As the birthplace of the industrial revolution, Manchester Histories Festival celebrates the diverse heritage and rich past of Greater Manchester through an invigorating programme of talks, workshops, exhibitions, film screenings, performances and more. 

In its most groundbreaking edition yet, the region’s communities, individuals, cultural organisations, and educational institutes have been brought together to deliver a truly memorable few days.

This year, the theme is pointed at climate change. From Wed 8 Jun – Sun 12 Jun, guests will be invited to delve into the subject’s past and discover an understanding of where we are today through a series of bold and ambitious events across some of the borough’s most iconic venues, including Manchester Central Library, Gallery Oldham, Angel Meadow Park and The Monastery Manchester.

On opening night (Wed 8th June), head to the architectural wonder that is The Monastery Manchester—where you’ll have the chance to meet the festival’s amazing team, volunteers and contributors. Historian and broadcaster, Michael Wood will also be there to set the scene, along with breathtaking performances from Manchester International Roots Orchestra.

Manchester Histories Festival

Across the festival, revellers will be invited to engage in a number of climate change activities at Manchester Central Library, with three days of events to make a beeline for. On Thu 9 June The Wicked problem asks the question ‘what would you put first, the planet or your family?’ Set in a futurist 2061, the audience will act as the jury, when a climate law is broken by the Green government.

On Fri 10 Jun, Dr Aditya Ramesh and Dr Jenna Ashton share fascinating insights into how Manchester’s vast empire of cotton, known as Cottonopolis, created an integral thread of history that wrapped around the entire globe.

Another packed day of events at Manchester Central Library on Sat 11 Jun includes the chance to ‘create your own cartoon’ with professional cartoonist Polyp, and hear from one-man-storyteller, Too Much Water, as he reflects on the ways communities came together after the boxing day floods of 2015. Also happening that day, Young Climate Imaginaries offer a glimpse into the future through doodles, drawings, stories, lyrics and pictures, all combining to create an eye-opening interactive performance.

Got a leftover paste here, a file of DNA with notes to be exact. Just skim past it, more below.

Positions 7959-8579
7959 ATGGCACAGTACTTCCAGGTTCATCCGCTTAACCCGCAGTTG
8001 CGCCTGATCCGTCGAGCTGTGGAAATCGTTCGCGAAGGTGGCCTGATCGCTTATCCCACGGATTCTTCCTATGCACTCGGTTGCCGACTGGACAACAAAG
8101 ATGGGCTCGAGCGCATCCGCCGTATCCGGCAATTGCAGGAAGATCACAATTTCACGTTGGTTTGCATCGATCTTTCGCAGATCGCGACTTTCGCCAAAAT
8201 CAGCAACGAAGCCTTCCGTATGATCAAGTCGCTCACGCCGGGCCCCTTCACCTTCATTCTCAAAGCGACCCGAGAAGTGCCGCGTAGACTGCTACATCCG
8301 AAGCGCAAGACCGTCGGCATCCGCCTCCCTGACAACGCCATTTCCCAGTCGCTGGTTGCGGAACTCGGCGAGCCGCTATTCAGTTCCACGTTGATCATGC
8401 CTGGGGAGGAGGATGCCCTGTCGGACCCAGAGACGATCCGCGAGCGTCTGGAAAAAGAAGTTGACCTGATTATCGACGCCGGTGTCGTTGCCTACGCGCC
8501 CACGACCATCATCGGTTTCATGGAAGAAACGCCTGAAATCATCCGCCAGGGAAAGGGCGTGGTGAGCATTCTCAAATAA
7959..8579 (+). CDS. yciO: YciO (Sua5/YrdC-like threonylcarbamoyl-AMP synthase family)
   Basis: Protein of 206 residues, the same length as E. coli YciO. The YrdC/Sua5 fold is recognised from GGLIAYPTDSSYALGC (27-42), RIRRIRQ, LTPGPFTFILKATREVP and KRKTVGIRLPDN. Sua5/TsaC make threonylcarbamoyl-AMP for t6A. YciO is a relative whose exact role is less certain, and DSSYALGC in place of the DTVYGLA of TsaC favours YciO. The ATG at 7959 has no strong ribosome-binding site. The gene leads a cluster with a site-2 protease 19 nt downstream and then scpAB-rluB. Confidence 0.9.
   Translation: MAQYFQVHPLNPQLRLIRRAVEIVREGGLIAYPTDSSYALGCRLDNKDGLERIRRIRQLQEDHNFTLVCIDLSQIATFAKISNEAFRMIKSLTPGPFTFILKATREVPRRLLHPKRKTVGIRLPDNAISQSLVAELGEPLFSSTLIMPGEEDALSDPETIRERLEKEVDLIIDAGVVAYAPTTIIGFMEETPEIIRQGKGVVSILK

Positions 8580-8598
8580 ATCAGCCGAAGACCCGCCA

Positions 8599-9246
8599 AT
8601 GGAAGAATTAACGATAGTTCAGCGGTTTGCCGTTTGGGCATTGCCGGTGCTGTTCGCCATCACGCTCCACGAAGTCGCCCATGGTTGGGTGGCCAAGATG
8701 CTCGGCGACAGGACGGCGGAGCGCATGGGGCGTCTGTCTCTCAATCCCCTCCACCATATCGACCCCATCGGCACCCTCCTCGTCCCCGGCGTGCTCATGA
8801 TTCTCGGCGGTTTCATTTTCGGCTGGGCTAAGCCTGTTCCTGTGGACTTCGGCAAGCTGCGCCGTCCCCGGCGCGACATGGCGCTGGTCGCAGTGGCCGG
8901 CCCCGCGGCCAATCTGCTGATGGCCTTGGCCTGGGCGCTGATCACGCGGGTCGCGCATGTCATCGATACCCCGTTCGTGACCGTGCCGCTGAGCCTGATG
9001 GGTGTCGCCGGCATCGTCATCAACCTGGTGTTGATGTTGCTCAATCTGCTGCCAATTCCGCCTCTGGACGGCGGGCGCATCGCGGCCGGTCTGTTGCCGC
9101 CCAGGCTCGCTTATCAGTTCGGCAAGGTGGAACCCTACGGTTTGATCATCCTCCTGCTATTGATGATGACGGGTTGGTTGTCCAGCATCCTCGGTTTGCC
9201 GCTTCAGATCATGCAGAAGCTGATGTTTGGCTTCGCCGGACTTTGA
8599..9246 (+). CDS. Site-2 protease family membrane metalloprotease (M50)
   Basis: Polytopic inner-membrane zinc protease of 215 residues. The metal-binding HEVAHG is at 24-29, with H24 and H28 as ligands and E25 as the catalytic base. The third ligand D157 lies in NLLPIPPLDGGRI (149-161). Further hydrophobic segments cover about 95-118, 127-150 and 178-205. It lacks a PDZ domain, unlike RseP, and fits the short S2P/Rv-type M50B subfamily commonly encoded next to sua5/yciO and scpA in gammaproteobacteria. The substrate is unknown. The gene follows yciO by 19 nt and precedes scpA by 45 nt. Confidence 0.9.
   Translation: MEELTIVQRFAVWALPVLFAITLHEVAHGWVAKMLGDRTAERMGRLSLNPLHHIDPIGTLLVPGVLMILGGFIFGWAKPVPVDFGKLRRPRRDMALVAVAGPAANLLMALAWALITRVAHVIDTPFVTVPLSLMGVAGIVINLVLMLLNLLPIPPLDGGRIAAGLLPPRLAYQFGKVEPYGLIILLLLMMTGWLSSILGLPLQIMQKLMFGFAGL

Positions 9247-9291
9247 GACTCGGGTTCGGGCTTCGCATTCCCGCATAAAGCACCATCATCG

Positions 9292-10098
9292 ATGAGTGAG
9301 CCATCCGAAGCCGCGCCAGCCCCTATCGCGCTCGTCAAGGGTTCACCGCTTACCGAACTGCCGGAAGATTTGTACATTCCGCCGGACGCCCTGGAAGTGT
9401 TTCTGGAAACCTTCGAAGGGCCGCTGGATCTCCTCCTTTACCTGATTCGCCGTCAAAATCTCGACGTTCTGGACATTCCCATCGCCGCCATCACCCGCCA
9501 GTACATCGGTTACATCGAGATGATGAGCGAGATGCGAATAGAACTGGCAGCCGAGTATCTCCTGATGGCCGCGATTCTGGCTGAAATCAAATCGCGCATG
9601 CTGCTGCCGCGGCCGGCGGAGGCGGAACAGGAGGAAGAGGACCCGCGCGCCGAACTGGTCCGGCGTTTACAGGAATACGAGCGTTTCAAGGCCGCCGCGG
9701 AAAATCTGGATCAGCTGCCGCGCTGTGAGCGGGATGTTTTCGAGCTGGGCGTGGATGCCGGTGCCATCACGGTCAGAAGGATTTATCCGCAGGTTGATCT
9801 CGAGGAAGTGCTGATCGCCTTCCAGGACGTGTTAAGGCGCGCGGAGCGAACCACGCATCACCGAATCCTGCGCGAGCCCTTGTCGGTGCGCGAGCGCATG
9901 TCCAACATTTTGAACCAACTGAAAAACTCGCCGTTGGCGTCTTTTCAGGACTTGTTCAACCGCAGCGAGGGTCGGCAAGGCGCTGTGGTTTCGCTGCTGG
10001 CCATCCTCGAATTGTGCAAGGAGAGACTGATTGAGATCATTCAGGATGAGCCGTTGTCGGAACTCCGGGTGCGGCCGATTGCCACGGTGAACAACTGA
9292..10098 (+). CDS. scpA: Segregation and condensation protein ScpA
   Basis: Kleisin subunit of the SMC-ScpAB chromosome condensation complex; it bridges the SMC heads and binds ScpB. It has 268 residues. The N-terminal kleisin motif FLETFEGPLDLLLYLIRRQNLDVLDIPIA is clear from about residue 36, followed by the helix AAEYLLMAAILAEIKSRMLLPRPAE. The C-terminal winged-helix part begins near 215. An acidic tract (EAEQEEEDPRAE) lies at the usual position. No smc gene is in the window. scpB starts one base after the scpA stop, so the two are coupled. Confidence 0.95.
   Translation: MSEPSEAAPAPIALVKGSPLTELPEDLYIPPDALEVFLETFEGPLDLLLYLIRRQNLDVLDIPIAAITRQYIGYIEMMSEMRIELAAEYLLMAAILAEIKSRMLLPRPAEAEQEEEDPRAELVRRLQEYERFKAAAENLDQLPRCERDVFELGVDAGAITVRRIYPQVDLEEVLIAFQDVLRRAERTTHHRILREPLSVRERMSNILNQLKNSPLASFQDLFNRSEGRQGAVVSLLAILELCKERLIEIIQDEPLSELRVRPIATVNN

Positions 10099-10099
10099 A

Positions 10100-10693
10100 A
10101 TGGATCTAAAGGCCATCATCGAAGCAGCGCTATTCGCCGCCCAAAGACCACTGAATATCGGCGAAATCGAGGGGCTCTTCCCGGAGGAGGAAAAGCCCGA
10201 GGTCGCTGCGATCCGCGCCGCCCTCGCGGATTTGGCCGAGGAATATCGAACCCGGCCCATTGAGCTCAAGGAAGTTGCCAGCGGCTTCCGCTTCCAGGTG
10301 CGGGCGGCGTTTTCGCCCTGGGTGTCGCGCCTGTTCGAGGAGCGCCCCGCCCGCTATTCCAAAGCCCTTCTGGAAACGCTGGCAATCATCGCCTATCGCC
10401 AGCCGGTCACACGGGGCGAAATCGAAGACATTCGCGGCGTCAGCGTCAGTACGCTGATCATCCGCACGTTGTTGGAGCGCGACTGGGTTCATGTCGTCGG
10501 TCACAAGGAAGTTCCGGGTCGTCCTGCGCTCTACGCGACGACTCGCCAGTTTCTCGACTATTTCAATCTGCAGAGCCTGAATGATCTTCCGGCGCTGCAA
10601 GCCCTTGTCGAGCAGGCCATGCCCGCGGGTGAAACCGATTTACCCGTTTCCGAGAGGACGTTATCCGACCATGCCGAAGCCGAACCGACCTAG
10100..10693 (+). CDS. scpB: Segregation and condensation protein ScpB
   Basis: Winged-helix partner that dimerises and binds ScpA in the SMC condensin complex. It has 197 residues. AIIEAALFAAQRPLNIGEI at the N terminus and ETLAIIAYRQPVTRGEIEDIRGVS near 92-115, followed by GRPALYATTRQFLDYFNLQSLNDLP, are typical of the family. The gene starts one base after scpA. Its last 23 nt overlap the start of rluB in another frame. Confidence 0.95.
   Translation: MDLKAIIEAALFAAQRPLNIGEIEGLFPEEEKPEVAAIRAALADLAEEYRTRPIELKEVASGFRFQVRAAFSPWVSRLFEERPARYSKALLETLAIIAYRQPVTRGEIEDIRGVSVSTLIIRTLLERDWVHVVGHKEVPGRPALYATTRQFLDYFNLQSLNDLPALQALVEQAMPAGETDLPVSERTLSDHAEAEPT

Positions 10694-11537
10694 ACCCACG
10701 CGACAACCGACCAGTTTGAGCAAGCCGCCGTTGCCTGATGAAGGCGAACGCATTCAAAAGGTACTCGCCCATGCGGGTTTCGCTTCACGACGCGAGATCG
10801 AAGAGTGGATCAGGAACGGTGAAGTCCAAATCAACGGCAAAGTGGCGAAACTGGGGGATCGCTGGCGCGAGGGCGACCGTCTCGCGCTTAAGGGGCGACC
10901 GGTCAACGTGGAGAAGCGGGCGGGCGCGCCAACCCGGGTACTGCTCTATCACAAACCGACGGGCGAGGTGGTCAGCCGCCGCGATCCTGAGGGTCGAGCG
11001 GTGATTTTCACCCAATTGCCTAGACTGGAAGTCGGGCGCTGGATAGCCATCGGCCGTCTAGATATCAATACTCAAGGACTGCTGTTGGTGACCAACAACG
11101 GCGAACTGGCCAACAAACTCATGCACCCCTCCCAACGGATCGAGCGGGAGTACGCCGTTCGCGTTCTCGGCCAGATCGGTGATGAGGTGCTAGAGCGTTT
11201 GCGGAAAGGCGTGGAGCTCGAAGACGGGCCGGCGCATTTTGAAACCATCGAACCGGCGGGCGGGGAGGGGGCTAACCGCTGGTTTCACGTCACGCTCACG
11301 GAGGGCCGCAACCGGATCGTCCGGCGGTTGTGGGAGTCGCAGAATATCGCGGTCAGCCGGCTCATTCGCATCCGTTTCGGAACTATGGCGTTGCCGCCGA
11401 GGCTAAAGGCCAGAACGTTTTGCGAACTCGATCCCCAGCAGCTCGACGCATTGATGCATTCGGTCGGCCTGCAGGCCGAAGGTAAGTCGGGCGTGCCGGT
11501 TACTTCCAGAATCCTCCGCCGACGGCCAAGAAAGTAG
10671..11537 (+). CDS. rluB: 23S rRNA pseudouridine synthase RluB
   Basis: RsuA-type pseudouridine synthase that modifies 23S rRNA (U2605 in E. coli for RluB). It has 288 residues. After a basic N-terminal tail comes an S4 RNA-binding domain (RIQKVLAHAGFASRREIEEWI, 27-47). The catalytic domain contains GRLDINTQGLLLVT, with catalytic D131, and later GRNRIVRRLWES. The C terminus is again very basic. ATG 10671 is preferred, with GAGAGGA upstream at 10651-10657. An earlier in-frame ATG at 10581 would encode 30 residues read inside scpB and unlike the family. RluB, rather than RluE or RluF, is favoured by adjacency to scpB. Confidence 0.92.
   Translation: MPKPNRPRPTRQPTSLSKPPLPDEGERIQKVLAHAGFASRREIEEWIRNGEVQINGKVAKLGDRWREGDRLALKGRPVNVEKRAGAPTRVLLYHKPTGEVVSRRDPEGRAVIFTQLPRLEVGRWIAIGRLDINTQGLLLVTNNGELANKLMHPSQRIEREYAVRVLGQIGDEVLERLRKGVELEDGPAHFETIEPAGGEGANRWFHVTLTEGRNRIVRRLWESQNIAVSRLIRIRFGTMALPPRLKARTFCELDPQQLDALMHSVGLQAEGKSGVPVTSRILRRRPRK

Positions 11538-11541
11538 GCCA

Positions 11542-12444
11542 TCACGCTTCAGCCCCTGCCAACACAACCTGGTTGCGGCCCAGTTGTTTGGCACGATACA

Meanwhile, Angel Meadow Park takes a look back at when polluted conditions plagued the area during the industrial revolution. On Sat 11 Jun, From 11am – 8pm, the park will be packed with food stalls, live music, cookery demonstrations and plenty of family-friendly activities. You can also take a guided tour across the fields which were once described by Friedrich Engels as “Hell on Earth”, learning about the drastic transformation which has taken place since.

Celebration Day will conclude the festival on Sun 12 Jun, set against the Grade II backdrop of The Monastery Manchester. With free entry and no booking necessary, discover over 50 stalls of museums, heritage buildings, archives and societies—as well as even more family-friendly workshops and musical performances.

All the events taking place at Manchester Central Library (9, 10, 11 Jun) can be booked in advance here and Opening Night tickets (8 Jun) can be booked here. Advance booking is not needed for Angel Meadow Park activities (11 Jun) or Celebration Day (12 Jun). Head over to to the Manchester Histories website for full listenings and more information.

A Manchester Wire Partnership post
Wed 8 Jun - Sun 12 Jun, Various venues
Rebekah Spratt
Published on:
Mon 23 May 2022